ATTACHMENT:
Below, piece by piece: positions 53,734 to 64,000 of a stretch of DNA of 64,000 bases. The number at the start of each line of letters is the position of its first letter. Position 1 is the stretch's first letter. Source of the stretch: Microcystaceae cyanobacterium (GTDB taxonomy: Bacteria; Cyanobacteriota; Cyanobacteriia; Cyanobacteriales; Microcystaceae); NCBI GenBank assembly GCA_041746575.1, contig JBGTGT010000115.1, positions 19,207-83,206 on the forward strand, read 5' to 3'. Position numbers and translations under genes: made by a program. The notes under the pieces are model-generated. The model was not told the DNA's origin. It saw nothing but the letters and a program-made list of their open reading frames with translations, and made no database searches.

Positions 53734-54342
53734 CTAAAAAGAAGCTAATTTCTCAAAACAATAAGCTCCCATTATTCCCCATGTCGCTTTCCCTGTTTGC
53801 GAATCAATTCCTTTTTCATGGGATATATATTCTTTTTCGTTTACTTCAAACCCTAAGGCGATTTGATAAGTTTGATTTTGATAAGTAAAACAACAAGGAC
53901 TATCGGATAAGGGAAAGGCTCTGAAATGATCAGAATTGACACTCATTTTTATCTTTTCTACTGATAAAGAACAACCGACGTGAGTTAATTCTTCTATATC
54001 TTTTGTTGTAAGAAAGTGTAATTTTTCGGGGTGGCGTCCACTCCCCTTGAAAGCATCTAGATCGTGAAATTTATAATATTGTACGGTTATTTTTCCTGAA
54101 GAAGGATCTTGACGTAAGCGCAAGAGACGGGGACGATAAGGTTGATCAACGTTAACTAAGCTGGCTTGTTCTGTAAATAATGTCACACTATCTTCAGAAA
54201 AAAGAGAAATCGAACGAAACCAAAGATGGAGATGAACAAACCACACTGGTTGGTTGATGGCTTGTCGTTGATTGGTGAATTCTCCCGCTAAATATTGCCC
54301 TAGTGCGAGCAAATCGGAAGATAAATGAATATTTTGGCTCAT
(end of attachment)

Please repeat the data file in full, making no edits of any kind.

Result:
Below, piece by piece: positions 53,734 to 64,000 of a stretch of DNA of 64,000 bases. The number at the start of each line of letters is the position of its first letter. Position 1 is the stretch's first letter. Source of the stretch: Microcystaceae cyanobacterium (GTDB taxonomy: Bacteria; Cyanobacteriota; Cyanobacteriia; Cyanobacteriales; Microcystaceae); NCBI GenBank assembly GCA_041746575.1, contig JBGTGT010000115.1, positions 19,207-83,206 on the forward strand, read 5' to 3'. Position numbers and translations under genes: made by a program. The notes under the pieces are model-generated. The model was not told the DNA's origin. It saw nothing but the letters and a program-made list of their open reading frames with translations, and made no database searches.

Positions 53734-54342
53734 CTAAAAAGAAGCTAATTTCTCAAAACAATAAGCTCCCATTATTCCCCATGTCGCTTTCCCTGTTTGC
53801 GAATCAATTCCTTTTTCATGGGATATATATTCTTTTTCGTTTACTTCAAACCCTAAGGCGATTTGATAAGTTTGATTTTGATAAGTAAAACAACAAGGAC
53901 TATCGGATAAGGGAAAGGCTCTGAAATGATCAGAATTGACACTCATTTTTATCTTTTCTACTGATAAAGAACAACCGACGTGAGTTAATTCTTCTATATC
54001 TTTTGTTGTAAGAAAGTGTAATTTTTCGGGGTGGCGTCCACTCCCCTTGAAAGCATCTAGATCGTGAAATTTATAATATTGTACGGTTATTTTTCCTGAA
54101 GAAGGATCTTGACGTAAGCGCAAGAGACGGGGACGATAAGGTTGATCAACGTTAACTAAGCTGGCTTGTTCTGTAAATAATGTCACACTATCTTCAGAAA
54201 AAAGAGAAATCGAACGAAACCAAAGATGGAGATGAACAAACCACACTGGTTGGTTGATGGCTTGTCGTTGATTGGTGAATTCTCCCGCTAAATATTGCCC
54301 TAGTGCGAGCAAATCGGAAGATAAATGAATATTTTGGCTCAT